One of the other, non-solving activities that problemists indulge in is composing – a very necessary thing considering the number of solving tourneys! Of course composers don’t just compose to provide material for solving tourneys: they compose because they enjoy it. It is normal, in this report, to present a small sample of the output of British Composers over the previous year, but this year it seems more appropriate to present some problems by one of Britain’s greatest composers – Robin Matthews – who died earlier this year. Robin was a well-known professor of economics, who was, for some years, Master of Clare College, Cambridge. He specialised in three-movers and wrote the chapters about them in Chess Problems: Introduction to an Art, a seminal work on chess problems published by Faber & Faber in 1963. His co-authors were Michael Lipton and John Rice. All three later became International Masters of Chess Composition. In 1995 Robin produced a collection of his own work, entitled Mostly Three=Movers: this was published as part of the Editions feenschach – phénix series produced by bernd ellinghoven and Denis Blondel, a most beautifully produced set of chess books. There follows four three-movers, 2 by Robin alone and 2 composed in collaboration with the American composer Bob Burger, with whom Robin did a lot of work.
Robin C O Matthews
2nd Prize, American Chess Bulletin, 1952
Mate in 3
1.Bc5! [2.Sxc7 (3.Bd6#) d3 3.Bd4#] 1...Qg1 2.f8=S (3.Sg6#) e3 3.Bxd4# 1...Qa1 2.Rh4 (3.Rxe4#) Sc3 3.Bxd4# Qe1,Qh1,Qb1 3.Bc5xd4# 1...Qa4 2.Sb8 (3.Sxc6#) Sb4,b4 3.Bxd4# 1...Qd2 2.Rxd2 & 3.Bxd4#
In the threat, the black queen’s guard of d4 is interfered with by 2...d3, allowing 3.Bd4#. In the first three variations Black guards d4 from different directions, but he is still forced by White to interrupt that guard, each time leading to 3.Bd4#. It was this problem, when I saw it in the 1970s, that got me hooked on chess problems.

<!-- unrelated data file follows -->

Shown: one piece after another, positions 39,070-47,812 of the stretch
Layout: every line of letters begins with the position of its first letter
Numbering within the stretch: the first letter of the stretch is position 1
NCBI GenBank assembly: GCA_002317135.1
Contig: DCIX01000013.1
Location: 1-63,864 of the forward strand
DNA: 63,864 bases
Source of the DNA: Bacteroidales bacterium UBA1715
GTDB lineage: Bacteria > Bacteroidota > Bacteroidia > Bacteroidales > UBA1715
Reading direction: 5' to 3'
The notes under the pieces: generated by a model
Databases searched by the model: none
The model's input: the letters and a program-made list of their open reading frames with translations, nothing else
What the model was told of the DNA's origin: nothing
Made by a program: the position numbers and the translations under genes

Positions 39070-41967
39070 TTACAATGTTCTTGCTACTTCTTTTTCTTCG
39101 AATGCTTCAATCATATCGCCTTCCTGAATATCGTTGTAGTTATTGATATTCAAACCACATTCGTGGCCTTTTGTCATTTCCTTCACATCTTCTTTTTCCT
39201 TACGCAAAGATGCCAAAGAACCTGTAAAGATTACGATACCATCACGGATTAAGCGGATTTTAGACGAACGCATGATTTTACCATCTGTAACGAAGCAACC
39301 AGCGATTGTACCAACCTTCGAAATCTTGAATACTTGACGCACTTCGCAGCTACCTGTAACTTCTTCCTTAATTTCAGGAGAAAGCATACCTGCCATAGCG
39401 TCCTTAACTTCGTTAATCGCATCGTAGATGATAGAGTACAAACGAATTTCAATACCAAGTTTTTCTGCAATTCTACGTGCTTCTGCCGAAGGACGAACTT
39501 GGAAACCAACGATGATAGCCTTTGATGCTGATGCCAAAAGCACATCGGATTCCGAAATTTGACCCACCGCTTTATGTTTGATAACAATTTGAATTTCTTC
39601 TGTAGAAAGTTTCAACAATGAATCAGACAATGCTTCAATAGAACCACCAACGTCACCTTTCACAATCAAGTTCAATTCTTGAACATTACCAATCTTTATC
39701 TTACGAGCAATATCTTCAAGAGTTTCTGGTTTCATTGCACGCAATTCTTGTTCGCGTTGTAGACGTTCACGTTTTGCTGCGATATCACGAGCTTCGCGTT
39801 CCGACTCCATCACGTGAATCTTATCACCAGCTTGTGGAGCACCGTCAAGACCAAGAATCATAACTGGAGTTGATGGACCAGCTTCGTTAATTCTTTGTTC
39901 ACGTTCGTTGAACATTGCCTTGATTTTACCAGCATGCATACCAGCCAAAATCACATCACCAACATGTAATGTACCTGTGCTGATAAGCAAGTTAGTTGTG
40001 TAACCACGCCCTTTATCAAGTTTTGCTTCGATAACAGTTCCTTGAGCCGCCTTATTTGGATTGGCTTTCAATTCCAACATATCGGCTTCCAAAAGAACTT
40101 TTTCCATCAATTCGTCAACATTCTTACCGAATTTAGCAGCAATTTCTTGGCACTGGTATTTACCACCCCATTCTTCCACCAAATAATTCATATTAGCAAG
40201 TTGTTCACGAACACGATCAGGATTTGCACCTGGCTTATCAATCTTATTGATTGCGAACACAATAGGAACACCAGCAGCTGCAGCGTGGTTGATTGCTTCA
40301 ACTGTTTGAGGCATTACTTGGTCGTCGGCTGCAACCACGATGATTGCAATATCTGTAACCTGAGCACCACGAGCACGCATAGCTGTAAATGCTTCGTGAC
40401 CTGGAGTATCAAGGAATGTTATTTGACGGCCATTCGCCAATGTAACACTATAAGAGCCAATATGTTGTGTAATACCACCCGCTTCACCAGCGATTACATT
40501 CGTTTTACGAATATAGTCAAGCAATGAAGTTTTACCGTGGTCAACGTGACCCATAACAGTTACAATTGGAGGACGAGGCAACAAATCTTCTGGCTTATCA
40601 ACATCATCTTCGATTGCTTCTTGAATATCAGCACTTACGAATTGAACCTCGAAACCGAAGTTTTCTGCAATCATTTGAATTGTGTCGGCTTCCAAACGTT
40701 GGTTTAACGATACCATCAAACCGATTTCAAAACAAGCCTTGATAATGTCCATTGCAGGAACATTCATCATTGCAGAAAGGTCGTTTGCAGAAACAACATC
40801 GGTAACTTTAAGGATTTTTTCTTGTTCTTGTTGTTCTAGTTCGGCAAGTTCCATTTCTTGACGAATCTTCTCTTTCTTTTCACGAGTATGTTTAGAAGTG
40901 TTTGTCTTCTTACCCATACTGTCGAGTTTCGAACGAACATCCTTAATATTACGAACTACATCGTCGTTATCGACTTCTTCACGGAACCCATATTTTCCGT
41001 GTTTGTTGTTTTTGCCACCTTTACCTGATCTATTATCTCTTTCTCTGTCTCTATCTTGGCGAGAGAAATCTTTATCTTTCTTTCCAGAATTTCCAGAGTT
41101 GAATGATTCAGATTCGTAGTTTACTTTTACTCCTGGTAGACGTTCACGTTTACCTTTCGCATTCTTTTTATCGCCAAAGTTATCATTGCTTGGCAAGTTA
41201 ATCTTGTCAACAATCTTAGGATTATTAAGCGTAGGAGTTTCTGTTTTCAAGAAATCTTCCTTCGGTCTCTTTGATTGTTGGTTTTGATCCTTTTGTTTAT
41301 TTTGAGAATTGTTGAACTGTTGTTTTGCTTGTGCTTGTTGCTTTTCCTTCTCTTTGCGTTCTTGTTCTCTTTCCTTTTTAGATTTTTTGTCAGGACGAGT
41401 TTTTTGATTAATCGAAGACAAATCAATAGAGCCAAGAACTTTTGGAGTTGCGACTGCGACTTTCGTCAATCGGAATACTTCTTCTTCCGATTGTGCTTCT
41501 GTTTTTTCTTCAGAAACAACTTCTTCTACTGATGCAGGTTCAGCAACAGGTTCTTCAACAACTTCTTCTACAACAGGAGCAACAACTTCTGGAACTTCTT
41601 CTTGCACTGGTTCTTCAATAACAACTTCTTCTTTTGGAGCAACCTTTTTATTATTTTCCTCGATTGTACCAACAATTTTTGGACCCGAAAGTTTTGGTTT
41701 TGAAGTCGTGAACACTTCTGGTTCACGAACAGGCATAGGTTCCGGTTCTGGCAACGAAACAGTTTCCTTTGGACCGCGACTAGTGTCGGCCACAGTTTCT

Robin C O Matthews
1st Prize, The Probemist, 1954
Mate in 3
1.Se5! (2.Sb5+ Sxb5 3.Rxc4#) 1...Rhxe5 2.Rxa3 & 3.Sb5# 1...dxe5 2.Qxb7 (3.Qxd5#) Sc2 3.Sb5# Rd~ 3.Qxe4# 1...Bxe5 2.Qe6 (3.Qxd5#) B~ 3.Qxe4# Sc2 3.Sb5# 1...Rdxe5 2.Rd1+ Kxc3 3.Be1#
White persuades the black pieces to block the black rook d5, leading to three quiet continuations. In each variation, it is interesting to work out why only one continuation works and why the others don’t.
Robin C O Matthews & Robert E Burger
5th Prize, The Problemist, 2001
Mate in 3
1.Rh4! (2.Se3+ dxe3 3.Bc4#) 1...bxc3 2.Se2 (3.Sf4#) Kxc4 3.Sxc3# d3 3.Se3# 1...b3 2.Sd3 (3.Sf4#) Kxc4 3.Sb4# dxc3 3.Se3#
This is a much less ambitious problem, but again with quiet continuations. The first variation works because c3 has been made available to White. The second variation works because, by blocking b3, Black has allowed White to interrupt control of that square by 3.Sb4. Notice how the mate changes after 2...Kxc4.
Robin C O Matthews & Robert E Burger
2nd Prize, The Problemist, 1990
Mate in 3
1.Bh8! [2.Qh6 (3.Qe3#) Bf2 3.Sbd2,Sfd2# Bd2 3.Sbxd2,Sg3,Sfxd2# d4 3.Rxd4#] 1...Bf2 2.Qc7 & 3.Qe5,Sbd2# 1...Bg3 2.Qg7 (3.Qd4#) Bf2,Be5 3.Q(x)e5# Kf4 3.Qd4# 1...Bd2 2.Qa7 (3.Qd4#) Be3,Bc3 3.Q(x)e3# 1...Bxh4 2.Qxh4 & 3.g5# 1...c3 2.Qg7 & 3.Qe5,Qd4# 1...Kf4 2.Qh6+ Kxg4 3.f6# Ke4 3.Qe3#
The key bishop gets out of the way and there follows a three-variation duel between the white queen and the black bishop.